This study has several strengths. It provides the first estimates of the prevalence of specific DSM-IV–defined mental disorders in the US population of children and adolescents. The reliability of the prevalence rates is enhanced by the use of repeated surveys over 4 years, which increases the precision of the estimates. The use of a structured interview and standardized diagnostic criteria facilitate comparisons of these findings with those of other local studies in the United States and in international settings. Information that supplements the diagnostic data in this study includes ratings of the clinical significance of the disorders through inclusion of systematic information on different levels of functional impairment; data on service-seeking for specific disorders, as well as for mental health services in general; and a comprehensive series of laboratory measurements and assessments of numerous physical disorders and health behaviors. Future reports on this survey will address these potential correlates of mental health.
There are several methodologic features of this study that should be considered as possible sources of differences from the findings of previous studies. First, it is likely that these findings are underestimates of the true population base rates, because the most-common disorders in children, including separation anxiety and phobic states, were not included in the survey.21,45
Second, the rates of most disorders in this study were based on reports of only 1 informant, rather than information from both parent and child informants, which has been shown to provide the most-valid information on disorders in youths.46
Third, the parent report was obtained by telephone after completion of the direct assessment of the child. This would be expected to yield different rates, compared with studies that assess both informants in the same direct interview.
The rates are based solely on reports of the diagnostic criteria by either the parent or the child, rather than clinicians or teachers, who may be more knowledgeable about impairment and disability either in the individual youths or among comparable children as a frame of reference. Fourth, there were no systematic clinical evaluations to validate the diagnoses.16,47,48
The generally low base rates of most disorders in this study should be interpreted in the context of the methods used in this study. Reviews of the aggregate data from population-based studies have shown that different methods of ascertaining data on diagnostic criteria (eg, symptom rating scales, structured and semistructured diagnostic interviews, and objective measures) can yield a wide range of prevalence estimates.11,21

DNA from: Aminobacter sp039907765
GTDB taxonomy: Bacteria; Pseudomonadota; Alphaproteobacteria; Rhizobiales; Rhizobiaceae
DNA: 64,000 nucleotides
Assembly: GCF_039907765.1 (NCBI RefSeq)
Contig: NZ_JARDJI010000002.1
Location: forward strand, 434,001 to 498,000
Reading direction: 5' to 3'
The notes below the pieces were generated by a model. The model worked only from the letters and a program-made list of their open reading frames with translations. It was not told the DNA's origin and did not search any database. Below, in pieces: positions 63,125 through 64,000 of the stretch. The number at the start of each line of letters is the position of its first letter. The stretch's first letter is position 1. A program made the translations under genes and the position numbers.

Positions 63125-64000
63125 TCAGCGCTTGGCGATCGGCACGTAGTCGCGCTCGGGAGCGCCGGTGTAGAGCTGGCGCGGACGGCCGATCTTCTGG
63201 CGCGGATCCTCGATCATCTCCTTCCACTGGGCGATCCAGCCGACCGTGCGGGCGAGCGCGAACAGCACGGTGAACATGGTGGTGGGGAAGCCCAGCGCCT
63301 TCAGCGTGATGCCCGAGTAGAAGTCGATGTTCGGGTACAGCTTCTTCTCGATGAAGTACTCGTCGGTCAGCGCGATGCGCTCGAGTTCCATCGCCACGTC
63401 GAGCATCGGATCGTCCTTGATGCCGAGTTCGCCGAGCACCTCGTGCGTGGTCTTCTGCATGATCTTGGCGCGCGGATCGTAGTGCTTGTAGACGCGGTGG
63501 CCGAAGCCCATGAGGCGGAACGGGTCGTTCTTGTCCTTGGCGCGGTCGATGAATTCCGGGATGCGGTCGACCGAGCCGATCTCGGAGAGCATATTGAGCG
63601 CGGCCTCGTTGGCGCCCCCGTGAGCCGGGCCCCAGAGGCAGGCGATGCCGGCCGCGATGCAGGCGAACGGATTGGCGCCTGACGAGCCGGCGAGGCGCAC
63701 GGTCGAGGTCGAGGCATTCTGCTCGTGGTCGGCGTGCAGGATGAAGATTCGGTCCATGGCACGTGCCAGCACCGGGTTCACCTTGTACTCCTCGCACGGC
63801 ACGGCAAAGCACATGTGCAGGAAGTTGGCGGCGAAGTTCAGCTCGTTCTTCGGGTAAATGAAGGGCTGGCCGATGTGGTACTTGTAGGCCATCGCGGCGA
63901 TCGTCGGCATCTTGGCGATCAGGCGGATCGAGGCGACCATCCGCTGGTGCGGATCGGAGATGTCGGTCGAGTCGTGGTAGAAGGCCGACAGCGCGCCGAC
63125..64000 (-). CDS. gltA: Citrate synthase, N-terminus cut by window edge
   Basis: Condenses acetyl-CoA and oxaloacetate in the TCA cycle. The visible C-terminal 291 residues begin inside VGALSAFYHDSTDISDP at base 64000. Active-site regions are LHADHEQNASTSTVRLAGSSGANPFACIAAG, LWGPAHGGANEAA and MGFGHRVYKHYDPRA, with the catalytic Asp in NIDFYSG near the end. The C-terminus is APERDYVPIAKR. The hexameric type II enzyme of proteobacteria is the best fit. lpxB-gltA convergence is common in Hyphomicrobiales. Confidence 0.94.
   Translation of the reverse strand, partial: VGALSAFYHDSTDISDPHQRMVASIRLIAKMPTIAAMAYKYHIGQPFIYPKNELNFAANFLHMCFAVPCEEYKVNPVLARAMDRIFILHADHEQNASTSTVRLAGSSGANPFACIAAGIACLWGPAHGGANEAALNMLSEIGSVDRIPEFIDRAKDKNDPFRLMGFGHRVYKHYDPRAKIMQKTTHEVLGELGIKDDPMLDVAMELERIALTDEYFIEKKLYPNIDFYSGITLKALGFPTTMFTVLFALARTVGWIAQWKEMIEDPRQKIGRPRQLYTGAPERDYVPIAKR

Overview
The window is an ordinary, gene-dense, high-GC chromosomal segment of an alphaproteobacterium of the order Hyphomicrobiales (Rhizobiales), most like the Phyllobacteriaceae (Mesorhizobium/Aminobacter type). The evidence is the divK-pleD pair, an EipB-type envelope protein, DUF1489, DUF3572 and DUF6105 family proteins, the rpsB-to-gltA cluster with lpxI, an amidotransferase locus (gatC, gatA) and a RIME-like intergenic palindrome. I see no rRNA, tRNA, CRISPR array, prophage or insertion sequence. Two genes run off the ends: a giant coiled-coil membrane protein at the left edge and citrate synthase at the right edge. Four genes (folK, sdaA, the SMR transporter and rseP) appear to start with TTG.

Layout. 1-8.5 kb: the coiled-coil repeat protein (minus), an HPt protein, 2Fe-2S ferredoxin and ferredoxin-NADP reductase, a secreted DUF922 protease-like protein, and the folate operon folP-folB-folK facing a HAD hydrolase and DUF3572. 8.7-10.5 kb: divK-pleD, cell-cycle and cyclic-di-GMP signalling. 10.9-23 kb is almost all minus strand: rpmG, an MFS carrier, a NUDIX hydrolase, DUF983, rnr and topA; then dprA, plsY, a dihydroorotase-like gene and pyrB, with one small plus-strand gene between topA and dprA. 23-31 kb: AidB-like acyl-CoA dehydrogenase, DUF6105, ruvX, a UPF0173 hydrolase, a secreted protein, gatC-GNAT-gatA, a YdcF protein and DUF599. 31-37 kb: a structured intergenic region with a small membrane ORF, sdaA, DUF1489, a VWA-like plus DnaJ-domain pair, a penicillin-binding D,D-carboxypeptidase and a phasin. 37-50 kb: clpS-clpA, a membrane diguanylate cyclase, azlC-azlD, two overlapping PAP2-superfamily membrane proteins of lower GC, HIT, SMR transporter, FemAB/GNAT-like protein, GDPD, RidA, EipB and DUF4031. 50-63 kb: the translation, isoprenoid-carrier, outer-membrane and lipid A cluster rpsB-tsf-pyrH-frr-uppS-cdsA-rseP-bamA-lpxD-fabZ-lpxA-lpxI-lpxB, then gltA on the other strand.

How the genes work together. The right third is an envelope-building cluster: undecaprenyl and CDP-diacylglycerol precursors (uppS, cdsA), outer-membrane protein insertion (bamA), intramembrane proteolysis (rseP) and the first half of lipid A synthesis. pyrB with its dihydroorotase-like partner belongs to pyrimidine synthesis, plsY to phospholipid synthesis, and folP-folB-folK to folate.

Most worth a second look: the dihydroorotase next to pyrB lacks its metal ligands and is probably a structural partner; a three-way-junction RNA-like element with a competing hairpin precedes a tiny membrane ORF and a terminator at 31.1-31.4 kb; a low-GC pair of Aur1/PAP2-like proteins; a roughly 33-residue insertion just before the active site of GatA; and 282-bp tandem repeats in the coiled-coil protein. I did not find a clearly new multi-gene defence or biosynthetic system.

It will be important to consider a range of prevalence estimates, depending on the specific goals of the application of morbidity rates. Nevertheless, the similarity between our findings and those of previous community surveys that generated 12-month estimates of mental disorders in children on the basis of DISC and DSM-IV criteria demonstrated the reliability of the methods used here. The large variation between our estimates and those of studies using other diagnostic interviews, prevalence periods, and constellations of disorders also highlights the need for research designed to validate the diagnostic classification of mental disorders in children.7–9,11,21,49–51
This study has begun to address the gap in knowledge regarding national patterns of mental health problems in children. When combined with the results of several regional epidemiological studies of mental disorders in children11
and other national, population-based studies now underway (including the National Comorbidity Survey Adolescent Supplement,52,53
), these data will provide a valuable empirical basis for the development of health policies designed to maximize prevention efforts and to minimize the consequences of these conditions in US youths.
WHAT’S KNOWN ON THIS SUBJECT
Although there have been several regional community surveys of mental disorders in the United States, there are no studies of DSM-IV–defined disorders in a representative sample of US youths.
WHAT THIS STUDY ADDS
This study adds new information about the prevalence of DSM-IV–defined mental disorders and service patterns in a general population sample in the United States.